Not just in the genres I represent, but any writer’s biggest mistake, is being impatient and sending their work out before it’s their best work. I see it all the time. I’ve turned someone down because his or her writing can’t yet compete with what’s out there. Next thing I know, I hear they’re published! But, with a no advance, tiny publishing house. Learn, practice, edit, and make sure you’re sending out your best work.

How do you advise clients who want to venture into new genres or make a departure from their published works?

I advise my writers to write what they love. I can usually tell when my clients write for the market. [Writing something because it’s currently selling well.] The voice screams, “Forced!” Writing for the market rarely works, as it takes an average of 12-18 months to get a book out. By then, the trend can be over. Try different genres and see which voice is your strongest. It’s like being in love: when you’re there, ya just know.

Many authors write in more than one genre. I suggest writers use a pseudonym for each genre, so as not to confuse and/or anger the reader. If you write paranormal under your name, then use the same name to write a straight contemporary, the reader doesn’t get what they’re used to, and that can get the author into trouble. No one can afford to lose readers. [Not even J.D. Robb.]

What kind of support do you offer clients who may have temporary difficulties in producing work?

Not exactly sure what you mean, but I’ll give it a shot. I support my writers several ways: through editing, phone calls, cards, e-mails, prayers, and sometimes I slap ’em around. It all depends on the situation.

How would you prefer to be approached by established writers looking for new representation?

Sorry, no can do. I’m not here for them, as stated in one of my other answers. The author would have to fit into the ‘hasn’t been pubbed with a traditional house in three years’ category.

Of course, I want my clients well established, and when I get ’em there, I don’t kick ’em out!

What questions do you wish writers would ask you before becoming clients?

If I have a pulse. Seriously, I’m not thrilled with writers who don’t even bother to go to my Web site to learn my name, see if I represent what they write, or learn my agenting philosophy. Those writers waste their time, but they also waste mine, which makes me angry. [Hint: It’s not smart to get a bipolar Italian mad at ya.]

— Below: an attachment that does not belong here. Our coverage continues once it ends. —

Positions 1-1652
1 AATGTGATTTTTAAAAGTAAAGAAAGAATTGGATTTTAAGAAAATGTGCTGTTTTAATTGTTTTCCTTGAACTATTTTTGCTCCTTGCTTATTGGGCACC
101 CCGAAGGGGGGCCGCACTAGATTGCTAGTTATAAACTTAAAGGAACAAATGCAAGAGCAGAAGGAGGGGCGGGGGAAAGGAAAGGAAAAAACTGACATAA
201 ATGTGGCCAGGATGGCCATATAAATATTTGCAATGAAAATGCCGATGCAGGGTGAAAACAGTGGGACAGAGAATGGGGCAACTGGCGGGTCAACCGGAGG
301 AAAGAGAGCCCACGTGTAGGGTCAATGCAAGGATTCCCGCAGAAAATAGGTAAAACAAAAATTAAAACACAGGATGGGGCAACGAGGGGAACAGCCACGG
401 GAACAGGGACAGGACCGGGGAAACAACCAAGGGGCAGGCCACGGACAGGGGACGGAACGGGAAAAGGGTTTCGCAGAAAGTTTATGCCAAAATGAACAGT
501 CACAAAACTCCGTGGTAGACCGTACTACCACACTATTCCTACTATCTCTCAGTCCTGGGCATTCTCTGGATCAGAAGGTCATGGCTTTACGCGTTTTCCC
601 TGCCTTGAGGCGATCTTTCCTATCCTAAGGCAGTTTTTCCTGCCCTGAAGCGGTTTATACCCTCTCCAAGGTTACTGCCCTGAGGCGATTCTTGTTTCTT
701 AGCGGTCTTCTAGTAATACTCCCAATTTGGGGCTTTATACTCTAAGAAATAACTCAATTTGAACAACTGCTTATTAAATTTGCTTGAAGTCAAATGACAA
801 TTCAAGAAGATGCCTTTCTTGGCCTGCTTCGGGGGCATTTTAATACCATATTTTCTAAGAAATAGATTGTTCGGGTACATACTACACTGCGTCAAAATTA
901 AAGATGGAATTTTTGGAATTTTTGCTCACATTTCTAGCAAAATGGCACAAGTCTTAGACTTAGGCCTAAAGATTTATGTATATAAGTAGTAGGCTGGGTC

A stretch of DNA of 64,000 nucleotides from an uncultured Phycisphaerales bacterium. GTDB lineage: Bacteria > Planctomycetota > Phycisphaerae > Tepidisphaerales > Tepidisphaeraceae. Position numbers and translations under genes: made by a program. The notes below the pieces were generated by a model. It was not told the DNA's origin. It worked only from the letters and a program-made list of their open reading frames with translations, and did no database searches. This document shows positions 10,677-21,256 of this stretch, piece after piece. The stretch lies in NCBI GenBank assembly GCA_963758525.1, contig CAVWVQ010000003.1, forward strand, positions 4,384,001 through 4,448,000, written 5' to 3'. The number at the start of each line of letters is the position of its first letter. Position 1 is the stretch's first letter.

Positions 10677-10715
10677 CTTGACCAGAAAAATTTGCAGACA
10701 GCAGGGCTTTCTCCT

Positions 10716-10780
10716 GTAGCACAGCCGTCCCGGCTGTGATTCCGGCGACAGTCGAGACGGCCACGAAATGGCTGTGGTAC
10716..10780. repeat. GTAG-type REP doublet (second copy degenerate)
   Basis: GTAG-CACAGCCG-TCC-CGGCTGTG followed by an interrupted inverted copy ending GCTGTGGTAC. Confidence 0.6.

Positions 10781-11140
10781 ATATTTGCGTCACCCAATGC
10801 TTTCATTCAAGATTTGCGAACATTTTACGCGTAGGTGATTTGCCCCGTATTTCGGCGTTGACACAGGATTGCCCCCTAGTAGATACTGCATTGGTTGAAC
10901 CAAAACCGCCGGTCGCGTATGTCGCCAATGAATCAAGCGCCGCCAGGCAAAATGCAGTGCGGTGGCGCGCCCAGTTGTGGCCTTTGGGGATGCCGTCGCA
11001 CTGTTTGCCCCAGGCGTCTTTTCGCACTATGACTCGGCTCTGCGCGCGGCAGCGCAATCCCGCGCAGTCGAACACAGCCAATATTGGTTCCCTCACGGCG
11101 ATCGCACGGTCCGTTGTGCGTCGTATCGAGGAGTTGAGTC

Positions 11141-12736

How would you handle a new mid-career client?

Once my clients have some published books under their belt, I may suggest they diversify [finance term—I have a degree in finance as well as contract law.]. if you’re writing for two houses and you lose a contract at one, you still have the other.

Or, if my client’s current house won’t up their advances or their support in the publicity department, I might suggest we look for a different house. Just gotta be careful. This is a small industry, and interwoven. Don’t burn bridges.

How have you seen the expanding e-book market working for your clients?

Honestly, [I’m dreadfully honest. Don’t ask me how your new outfit looks unless ya really wanna know.] It isn’t working for my present clients yet. Just hasn’t really had an impact.

Do you accept electronic submissions?

For queries and one chapter, yes, I prefer e-mail. I have double tennis elbow [If I had three arms, I’d probably have triple tennis elbow], and I’m supposed to stay away from the keyboard. [I said, “supposed to….”] I need a hard copy for longer submissions so I can edit them by hand, instead of by typing. [I had to answer these questions in three shifts on three different days. See? Aren't I dedicated!]

Is there anything else you would like to say?

It’s dangerous to ask a bipolar Italian if they have anything else they wanna say…. Just keep learning, keep your chin up, and stay in the game. Oh, and thanks for asking!